Humans are primarily visual creatures. Our brains are incredibly efficient at processing the visual data that surrounds us every day of our lives. 

Few haven’t heard the idiom “a picture is worth a thousand words”, but it has genuine scientific merit. Studies show that learning through visuals has a different effect than learning through text, and is often more efficient for learning, albeit text is still complementary to image and vice-versa. 

Humans have been incorporating data in a visual format for thousands of years. Given our visual brains, data visualisation plays an essential role in communication across various industries, sectors and other cultural and societal spaces. 

Today, data visualisation is embedded in education, modern culture, and business and commerce. From bar graphs to pie charts, scatterplots to histograms, there are so many ways to communicate data better than through numbers and figures alone. 

However, data visualisation isn’t without its challenges, and it’s not a skill or process practitioners should take for granted. 

Arming yourself with some of the best data visualisation books will help you level up your data skills, regardless of whether you’re a data scientist, analyst, engineer, software developer, a student in data or another discipline, a scientist, designer, business communicator, or someone else that uses data regularly in their life or career. 

Without further ado, here are the top 10 data visualisation books.


Storytelling with Data: A Data Visualization Guide for Business Professionals – Cole Nussbaumer Knaflic

This book is oriented toward business communicators, or client or business-facing professionals that work with data. Examples include data analysts, freelance data scientists, CTOs, etc. 

Rather than providing too much of a technical commentary on building data visualisations from datasets, this book looks more at the process of designing effective visualisations. It focuses on communicating data with stakeholders in an effective and persuasive way. This includes choosing the right visuals, ensuring design elements are in place, and illustrating important information through visuals.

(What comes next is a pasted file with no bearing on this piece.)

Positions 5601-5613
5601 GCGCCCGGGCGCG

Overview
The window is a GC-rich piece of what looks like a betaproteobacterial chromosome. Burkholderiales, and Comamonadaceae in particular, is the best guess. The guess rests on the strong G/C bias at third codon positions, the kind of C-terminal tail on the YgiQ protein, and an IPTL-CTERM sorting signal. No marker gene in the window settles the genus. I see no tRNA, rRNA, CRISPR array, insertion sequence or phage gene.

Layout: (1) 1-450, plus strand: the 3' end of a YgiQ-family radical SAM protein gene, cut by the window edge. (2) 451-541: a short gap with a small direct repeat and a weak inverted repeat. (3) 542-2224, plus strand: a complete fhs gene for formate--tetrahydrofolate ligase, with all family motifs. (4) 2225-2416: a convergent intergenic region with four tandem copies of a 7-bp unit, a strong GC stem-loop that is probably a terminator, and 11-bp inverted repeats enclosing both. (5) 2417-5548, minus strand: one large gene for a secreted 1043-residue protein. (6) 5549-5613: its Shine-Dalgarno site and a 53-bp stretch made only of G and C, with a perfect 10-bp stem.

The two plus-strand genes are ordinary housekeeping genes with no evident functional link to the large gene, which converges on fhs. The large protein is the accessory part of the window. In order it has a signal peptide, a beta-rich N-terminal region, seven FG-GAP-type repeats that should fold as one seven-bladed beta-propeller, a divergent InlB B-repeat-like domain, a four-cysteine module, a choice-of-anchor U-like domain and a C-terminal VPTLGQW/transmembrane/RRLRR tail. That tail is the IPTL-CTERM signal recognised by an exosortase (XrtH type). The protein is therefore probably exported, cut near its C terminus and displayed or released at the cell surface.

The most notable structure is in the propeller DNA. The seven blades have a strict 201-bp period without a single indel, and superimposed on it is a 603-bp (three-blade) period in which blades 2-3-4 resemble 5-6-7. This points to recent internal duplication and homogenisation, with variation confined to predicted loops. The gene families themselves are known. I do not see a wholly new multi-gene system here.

This book is designed to make data communicators more effective. Rather than hoping data speaks for itself, this book hopes to teach practitioners that the human mediator of data visualisations is also extremely important. 

Disciplines: 

  • Business communication 
  • Management and leadership
  • Data analysis
  • Technology and financial sectors 

Suitable For:

  • Anyone who regularly uses and/or communicates with data between businesses, clients and customers

Information Dashboard Design: Displaying Data for At-a-Glance Monitoring – Stephen Few

Constructing dashboards in applications such as Tableau, Microsoft BI, Google Data Studio, and other tools is a vital skill for many types of data practitioners. 

Stephen Few has written various books, including Show Me The Numbers – he’s a longstanding educator and consultant who’s focused on improving communication between data professionals and business stakeholders. 

This book is oriented around creating effective dashboards that provide powerful, actionable insights without the fluff. Covering dos, don’ts and actionable tips for creating incredible dashboards, this is the go-to for those who create visuals in their everyday jobs. 

Disciplines: 

  • Business communication 
  • Dashboard design